DUBAI // Emaar Properties, the largest developer in the UAE, is in advanced talks with Dubai Holding, a large business conglomerate owned by Sheikh Mohammed bin Rashid, Vice President of the UAE and Ruler of Dubai, to merge with several of its property subsidiaries. It is the latest example of consolidation in Dubai's property sector, which is racing to cut costs after a dramatic slide in demand and asset values.
Emaar, the developer of Burj Dubai, is discussing merging with Dubai Properties, Sama Dubai and Tatweer, which are all owned by Dubai Holding. Emaar is 70 per cent owned by the public and 30 per cent by Investment Corp of Dubai, another Dubai government entity. "Emaar and Dubai Holding... with the assistance of their financial advisers, the Royal Bank of Scotland PLC and Merrill Lynch International respectively, are in the process of finalising a thorough assessment of the merits of this proposed consolidation," the statement said, according to Bloomberg.
Property prices and sales have fallen sharply since the start of the downturn in October, while developers, who were mostly reliant on off-plan sales to finance the construction of their projects, have struggled to collect payments, leading to rising defaults. Almost all developers in Dubai have laid off thousands of staffers as a result. Consolidation has been one way to help developers streamline operations, cut costs and better manage the construction of their projects.
Emaar is behind several completed developments in Dubai, such as The Greens, Emirates Hills, The Meadows and The Springs, areas where property prices have seen a slight rise in recent months due to their popularity. Burj Dubai, the tallest tower in the world, will open in September. "The key thing with this deal is putting the decision-making in the hands of people who can execute a development," said Robert McKinnon, the head of research at Al Mal Capital, an investment bank in Dubai. "Emaar has already proven it can do this."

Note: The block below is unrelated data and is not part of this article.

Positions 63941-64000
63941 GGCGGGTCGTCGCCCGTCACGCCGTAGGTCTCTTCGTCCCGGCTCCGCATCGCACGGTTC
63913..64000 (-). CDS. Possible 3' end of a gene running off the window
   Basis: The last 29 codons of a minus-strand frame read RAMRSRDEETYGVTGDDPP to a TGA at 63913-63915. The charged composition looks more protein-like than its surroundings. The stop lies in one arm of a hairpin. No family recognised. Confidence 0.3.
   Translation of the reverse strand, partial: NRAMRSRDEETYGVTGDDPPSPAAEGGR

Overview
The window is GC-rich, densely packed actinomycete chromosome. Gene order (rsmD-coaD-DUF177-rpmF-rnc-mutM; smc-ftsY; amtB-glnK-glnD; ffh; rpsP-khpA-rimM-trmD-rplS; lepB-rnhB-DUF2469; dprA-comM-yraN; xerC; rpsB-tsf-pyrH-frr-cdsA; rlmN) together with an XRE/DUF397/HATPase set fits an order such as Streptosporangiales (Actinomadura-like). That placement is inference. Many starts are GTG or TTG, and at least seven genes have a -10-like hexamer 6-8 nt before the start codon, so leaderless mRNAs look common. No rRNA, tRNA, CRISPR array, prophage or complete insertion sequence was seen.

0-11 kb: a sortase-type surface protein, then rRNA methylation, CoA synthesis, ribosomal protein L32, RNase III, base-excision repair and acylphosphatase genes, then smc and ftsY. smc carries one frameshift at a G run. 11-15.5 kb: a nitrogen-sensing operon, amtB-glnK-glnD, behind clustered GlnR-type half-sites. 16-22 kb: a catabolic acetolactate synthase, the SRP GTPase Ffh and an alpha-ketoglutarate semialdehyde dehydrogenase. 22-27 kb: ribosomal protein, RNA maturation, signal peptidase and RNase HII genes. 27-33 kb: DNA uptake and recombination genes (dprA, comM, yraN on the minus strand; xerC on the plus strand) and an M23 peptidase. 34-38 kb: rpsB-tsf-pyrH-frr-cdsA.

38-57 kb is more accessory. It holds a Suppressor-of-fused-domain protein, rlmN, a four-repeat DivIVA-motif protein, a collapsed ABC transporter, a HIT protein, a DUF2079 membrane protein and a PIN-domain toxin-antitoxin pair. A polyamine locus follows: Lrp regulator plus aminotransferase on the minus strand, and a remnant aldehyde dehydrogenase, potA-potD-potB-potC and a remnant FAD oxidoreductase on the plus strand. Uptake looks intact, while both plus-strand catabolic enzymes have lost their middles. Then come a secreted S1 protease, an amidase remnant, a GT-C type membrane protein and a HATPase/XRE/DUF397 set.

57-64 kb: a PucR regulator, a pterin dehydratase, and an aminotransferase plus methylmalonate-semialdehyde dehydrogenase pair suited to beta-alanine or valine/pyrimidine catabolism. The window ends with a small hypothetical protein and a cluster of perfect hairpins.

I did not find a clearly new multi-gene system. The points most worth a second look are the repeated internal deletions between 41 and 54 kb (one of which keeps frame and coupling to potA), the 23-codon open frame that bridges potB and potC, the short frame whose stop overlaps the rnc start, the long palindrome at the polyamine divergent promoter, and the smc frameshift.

However, the real issue could be how fairly minor shareholders in Emaar, a publicly listed firm, are treated as a result of the partnership, added Mr McKinnon. The merger would be the third significant step towards consolidation among Dubai Government-backed developers to take place this year. In February, Dubai Holding merged the administrative and back-office functions of Dubai Properties, Sama Dubai and Mizin.
Dubai World confirmed on Thursday that the property activities of its subsidiaries, Leisurecorp, Dubai Maritime City and Dubai Multi Commodities Centre, would now be managed by Nakheel, also owned by Dubai World. The move would "better accommodate current market conditions and optimise resources and expertise", the company said, adding that the changes would not affect the day-to-day core business of the companies.
"It's more about operational efficiency, saving money," Mr McKinnon said. "It won't change anything much as far as the individual companies are concerned." Mr McKinnon expects to see more collaboration among Dubai developers as they tap into the management expertise of those who have successfully completed projects. "In a relatively small market like Dubai, there were a lot of large real estate companies but very little management expertise," he said.
In November, Sama Dubai said it was reviewing its eight projects, which together are worth about Dh202 billion (US$54.99bn). At least two have since been put on hold - one in Bahrain and one in Saudi Arabia. Dubai Properties has about Dh348bn worth of projects, including the sprawling Business Bay. email@example.com